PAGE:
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Government's shortsighted cost-cutting trumps rehabilitation of young offenders PDF Print

Youth Justice Coalition Media Release 5 July 2012
The NSW Government's sudden decision to abolish the Youth Drug and Alcohol Court (YDAC) is shortsighted and in stark contrast to the Attorney General's publicly stated commitment to rehabilitation of young offenders.

The YDAC plays an important role in diverting young offenders with drug and alcohol problems into specialist treatment programs. Its closure is a cost cutting measure that may send more young people on a pathway to detention.

There has been no genuine evaluation of this program undertaken before its closure. Research shows, that diverting young offenders from detention and using community-based programs is the most effective way to reduce juvenile crime.

"In the absence of another diversionary program to replace the YDAC more young people are likely to face imprisonment, which we know leads to re-offending," says Emily Muir, Convenor of the Youth Justice Coalition.

The long-term cost not enabling young people to address underlying issues of substance abuse will only increase the long term costs to the Government.

The YDAC's express purpose throughout its 12 years of operation has been to rehabilitate by addressing the holistic and systemic health and welfare issues which have affected the young person’s ongoing substance misuse and associated offending.

The NSW juvenile justice sector is angered by this decision, which has been made without consultation.

"This decision comes at a time when greater investment is needed in prevention and early intervention programs for young people, diverting them from further involvement in the criminal justice system," says Dev Mukherjee, Acting Director of the Council of Social Service of NSW.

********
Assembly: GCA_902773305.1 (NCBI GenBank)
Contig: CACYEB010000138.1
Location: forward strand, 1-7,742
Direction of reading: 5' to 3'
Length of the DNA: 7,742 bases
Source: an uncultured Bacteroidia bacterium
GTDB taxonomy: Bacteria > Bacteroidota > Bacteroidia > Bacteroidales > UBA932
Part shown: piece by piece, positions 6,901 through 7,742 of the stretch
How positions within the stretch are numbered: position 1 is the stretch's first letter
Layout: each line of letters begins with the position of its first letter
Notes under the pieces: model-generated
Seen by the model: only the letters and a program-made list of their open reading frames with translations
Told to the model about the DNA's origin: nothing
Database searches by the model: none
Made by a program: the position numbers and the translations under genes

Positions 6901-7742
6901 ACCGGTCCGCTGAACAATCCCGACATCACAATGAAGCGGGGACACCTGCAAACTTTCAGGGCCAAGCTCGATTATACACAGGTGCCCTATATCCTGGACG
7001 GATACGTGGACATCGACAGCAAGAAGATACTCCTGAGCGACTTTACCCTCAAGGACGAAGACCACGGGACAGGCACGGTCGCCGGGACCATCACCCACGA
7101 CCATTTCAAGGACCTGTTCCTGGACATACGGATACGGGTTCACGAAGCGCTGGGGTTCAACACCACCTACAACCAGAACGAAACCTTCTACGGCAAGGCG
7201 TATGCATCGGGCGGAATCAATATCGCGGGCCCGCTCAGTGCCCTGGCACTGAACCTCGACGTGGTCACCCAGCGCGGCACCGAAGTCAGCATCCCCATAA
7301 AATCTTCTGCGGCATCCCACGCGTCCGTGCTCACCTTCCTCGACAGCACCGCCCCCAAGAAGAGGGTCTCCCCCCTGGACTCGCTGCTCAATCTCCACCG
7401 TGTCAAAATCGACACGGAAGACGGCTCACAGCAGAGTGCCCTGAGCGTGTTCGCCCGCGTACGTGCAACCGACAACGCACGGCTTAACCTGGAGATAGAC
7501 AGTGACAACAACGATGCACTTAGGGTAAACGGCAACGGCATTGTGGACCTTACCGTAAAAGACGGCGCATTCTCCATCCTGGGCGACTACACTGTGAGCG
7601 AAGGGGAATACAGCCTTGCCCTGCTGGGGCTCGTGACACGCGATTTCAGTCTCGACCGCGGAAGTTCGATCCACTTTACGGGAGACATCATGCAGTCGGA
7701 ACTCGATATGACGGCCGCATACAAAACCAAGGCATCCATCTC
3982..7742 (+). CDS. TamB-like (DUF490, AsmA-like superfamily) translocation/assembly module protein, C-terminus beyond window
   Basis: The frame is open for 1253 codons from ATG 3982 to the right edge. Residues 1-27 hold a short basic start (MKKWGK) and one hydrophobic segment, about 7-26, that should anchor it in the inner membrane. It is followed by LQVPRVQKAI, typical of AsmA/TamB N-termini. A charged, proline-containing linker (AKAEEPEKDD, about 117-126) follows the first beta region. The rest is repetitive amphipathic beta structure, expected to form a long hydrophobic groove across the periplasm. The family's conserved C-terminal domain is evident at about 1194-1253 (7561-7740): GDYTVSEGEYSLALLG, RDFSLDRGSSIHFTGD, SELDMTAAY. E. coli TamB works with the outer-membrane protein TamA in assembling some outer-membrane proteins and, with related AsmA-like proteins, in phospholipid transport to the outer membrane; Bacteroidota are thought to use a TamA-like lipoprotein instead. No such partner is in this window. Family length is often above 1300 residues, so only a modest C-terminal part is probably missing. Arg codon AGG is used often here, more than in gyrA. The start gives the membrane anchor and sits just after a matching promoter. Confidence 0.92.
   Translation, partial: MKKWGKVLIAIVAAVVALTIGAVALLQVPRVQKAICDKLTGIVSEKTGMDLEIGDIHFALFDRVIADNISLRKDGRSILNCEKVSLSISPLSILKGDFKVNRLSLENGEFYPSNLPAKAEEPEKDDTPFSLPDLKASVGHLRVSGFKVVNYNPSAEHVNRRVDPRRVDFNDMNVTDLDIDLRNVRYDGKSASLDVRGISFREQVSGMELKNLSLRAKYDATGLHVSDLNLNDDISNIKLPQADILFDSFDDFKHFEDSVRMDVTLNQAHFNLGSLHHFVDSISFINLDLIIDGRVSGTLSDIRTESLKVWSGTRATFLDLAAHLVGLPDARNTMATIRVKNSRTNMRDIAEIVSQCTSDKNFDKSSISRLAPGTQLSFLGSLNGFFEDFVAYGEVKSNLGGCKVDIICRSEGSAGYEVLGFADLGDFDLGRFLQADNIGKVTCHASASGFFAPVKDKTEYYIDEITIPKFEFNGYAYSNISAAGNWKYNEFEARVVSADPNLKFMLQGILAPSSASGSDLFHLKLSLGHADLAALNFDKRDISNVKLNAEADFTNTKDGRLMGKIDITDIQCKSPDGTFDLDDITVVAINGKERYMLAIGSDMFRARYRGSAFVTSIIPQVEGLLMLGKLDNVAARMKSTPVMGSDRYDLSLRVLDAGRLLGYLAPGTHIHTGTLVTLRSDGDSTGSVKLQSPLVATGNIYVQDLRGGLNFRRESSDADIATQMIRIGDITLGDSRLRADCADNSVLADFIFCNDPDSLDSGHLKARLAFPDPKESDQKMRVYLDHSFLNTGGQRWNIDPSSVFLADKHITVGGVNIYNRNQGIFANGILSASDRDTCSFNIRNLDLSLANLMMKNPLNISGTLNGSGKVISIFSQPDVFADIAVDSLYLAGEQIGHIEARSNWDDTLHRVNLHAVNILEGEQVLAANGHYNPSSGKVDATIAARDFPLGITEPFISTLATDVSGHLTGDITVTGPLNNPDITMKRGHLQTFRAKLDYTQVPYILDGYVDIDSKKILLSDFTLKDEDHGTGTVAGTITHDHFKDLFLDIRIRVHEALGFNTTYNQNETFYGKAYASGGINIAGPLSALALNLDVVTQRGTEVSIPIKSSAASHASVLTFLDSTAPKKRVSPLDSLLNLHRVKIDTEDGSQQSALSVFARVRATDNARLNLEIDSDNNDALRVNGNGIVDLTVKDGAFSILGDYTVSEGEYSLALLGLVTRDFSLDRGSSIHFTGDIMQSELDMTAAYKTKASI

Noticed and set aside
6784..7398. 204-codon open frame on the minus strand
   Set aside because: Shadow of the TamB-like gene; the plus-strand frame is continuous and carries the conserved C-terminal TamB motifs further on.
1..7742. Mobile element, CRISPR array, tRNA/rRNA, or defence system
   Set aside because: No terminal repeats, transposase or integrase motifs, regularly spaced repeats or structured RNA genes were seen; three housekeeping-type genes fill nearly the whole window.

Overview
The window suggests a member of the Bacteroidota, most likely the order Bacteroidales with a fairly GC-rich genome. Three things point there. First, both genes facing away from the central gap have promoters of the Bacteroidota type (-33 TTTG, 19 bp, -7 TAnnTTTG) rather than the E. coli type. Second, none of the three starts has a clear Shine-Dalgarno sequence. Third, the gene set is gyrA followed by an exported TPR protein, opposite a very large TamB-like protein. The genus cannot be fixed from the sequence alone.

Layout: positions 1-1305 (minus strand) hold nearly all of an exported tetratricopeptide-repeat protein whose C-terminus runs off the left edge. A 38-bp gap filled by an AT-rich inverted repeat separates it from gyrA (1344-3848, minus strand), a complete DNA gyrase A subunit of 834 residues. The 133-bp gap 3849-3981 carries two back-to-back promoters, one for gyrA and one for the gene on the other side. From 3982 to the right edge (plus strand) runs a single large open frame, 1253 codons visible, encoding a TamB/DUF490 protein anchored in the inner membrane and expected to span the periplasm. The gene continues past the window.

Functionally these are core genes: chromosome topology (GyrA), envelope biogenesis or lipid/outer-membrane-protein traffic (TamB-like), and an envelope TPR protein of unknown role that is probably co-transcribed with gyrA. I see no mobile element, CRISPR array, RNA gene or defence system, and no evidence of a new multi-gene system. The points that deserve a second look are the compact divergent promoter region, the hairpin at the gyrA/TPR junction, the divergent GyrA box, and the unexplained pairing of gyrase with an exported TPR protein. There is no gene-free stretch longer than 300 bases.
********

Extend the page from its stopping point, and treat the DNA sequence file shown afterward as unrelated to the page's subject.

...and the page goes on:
Eamon Waterford, Director of Policy and Advocacy at the Youth Action & Policy Association, states that the only evaluation of the YDAC, in 2004, recommended its expansion. "If there has been further evaluation that recommends the scrapping of this program, we call on the Attorney General to release it publicly," he says.

"It would be concerning if axing of the Youth Drug Court means that even more vulnerable young people will be exposed to the juvenile justice system. The NSW Government should be putting more resources into measures that divert young people away from detention. Any savings made from closing the Youth Drug Court should be put into theses type of programs," says Karen Bevan, Director Research and Advocacy, UnitingCare Children Young People & Families.

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